Death Penalty Information Center’s Annual Summary



By Dunia Schaffa, on 27 February 2023

According to the Death Penalty Information Center (DPIC) annual review, 2022 has been the eighth consecutive year with less than 30 people executed and less than 50 people sentenced to death during the year in the United States of America.

Other progress towards abolition include Kentucky being the second state to pass a serious mental health exemption, California enacting the Racial Justice Act for All and Florida ending to automatically put every person sentenced to death in permanent solitary confinement. The state of Oklahoma applied some changes regarding prisoner’s rights, as well, by putting an end to incarceration in windowless cells, allowing contact visitation, and giving some opportunity for outside recreation. Moreover, Governor Kate Brown of Oregan commuted every death sentence to life on parole on 13 December and ordered the dismantling of the state’s execution chamber. She referred to the completed commutations as “near abolition”.

Even though these are good reasons to be celebratory, one has to remain aware of concurrent mishandlings of executions. 2022 was referred to as the year of botched executions. Furthermore, many executions took place despite serious psychosocial disability, brain damage, intellectual disability, and strong innocence claims. This means that 72 percent of the people executed had a form of mental or psychosocial disability. In total, 18 people were executed and 20 people were sentenced to death, of which 56 percent were in Oklahoma and Texas alone. In both states five people were executed, followed by Arizona with three, Alabama and Missouri with two each and Mississippi with one person. Worryingly, Oklahoma plans on putting 58 percent of all people on death row to death. Moreover, three states namely Florida, Idaho and Mississippi expanded their legislation granting secrecy regarding executions.

California, Oregan and Florida will continue their moratorium. This is a step into the right direction; however, the abolition of the death penalty is the end goal which aligns with the public’s opinion as the support for capital punishment decreased, according to the Gallup Crime Survey. Even though this year’s executions have been the lowest execution number since 1991, except for the pandemic years, it is still 18 executions too many.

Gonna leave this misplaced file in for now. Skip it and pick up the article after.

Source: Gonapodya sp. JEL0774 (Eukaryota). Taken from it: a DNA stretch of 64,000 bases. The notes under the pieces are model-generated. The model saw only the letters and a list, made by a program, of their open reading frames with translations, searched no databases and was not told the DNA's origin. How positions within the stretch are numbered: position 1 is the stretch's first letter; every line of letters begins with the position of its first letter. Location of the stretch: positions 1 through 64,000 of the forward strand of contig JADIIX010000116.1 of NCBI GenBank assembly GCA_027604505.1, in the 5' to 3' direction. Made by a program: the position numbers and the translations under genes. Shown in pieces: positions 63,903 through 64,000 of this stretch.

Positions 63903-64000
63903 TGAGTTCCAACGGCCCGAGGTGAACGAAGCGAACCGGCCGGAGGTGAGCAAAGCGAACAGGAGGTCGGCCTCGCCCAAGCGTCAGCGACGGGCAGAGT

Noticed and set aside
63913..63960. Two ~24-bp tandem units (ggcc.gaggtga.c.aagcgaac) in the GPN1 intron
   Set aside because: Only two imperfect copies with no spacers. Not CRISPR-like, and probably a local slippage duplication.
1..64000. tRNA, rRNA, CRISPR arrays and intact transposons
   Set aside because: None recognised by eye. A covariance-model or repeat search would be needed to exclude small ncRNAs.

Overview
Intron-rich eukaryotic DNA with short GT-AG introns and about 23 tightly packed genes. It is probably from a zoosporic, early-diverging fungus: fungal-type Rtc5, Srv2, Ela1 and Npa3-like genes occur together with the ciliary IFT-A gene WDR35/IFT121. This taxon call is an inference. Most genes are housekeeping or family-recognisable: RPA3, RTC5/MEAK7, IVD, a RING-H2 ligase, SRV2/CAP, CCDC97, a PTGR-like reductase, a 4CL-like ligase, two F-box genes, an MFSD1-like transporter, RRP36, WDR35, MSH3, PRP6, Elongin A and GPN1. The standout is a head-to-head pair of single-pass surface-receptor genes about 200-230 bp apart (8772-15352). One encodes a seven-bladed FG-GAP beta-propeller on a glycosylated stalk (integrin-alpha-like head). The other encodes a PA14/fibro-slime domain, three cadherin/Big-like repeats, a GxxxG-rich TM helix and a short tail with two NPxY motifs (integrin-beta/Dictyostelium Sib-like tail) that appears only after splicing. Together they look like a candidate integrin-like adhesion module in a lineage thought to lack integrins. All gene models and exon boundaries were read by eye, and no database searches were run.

* These statistics and information come from the 2022 DPIC annual review, and do not extend to 2023. Sadly, Florida ended their moratorium on 23 February 2023 with the execution of Donald Dillbeck.

Attached documents


The Death Penalty in 2022: Year End Report

By Death Penalty Information Center, on 16 December 2022


NGO report

United States

More details See the document

In a year awash with incendiary political advertising that drove the public’s perception of rising crime to record highs, public support for capital punishment and jury verdicts for death remained near fifty-year lows. Defying conventional political wisdom, nearly every measure of change — from new death sentences imposed and executions conducted to public opinion polls and election results — pointed to the continuing durability of the more than 20-year sustained decline of the death penalty in the United States.
The Gallup crime survey, administered in the midst of the midterm elections while the capital trial for the 2018 mass shooting at Marjory Stoneman Douglas High School in Florida was underway, found that support for capital punishment remained within one percentage point of the half-century lows recorded in 2020 and 2021. The 20 new death sentences imposed in 2022 are fewer than in any year before the pandemic, and just 2 higher than the record lows of the prior two years. With the exception of the pandemic years of 2020 and 2021, the 18 executions in 2022 are the fewest since 1991.

  • Document type NGO report
  • Countries list United States


United States

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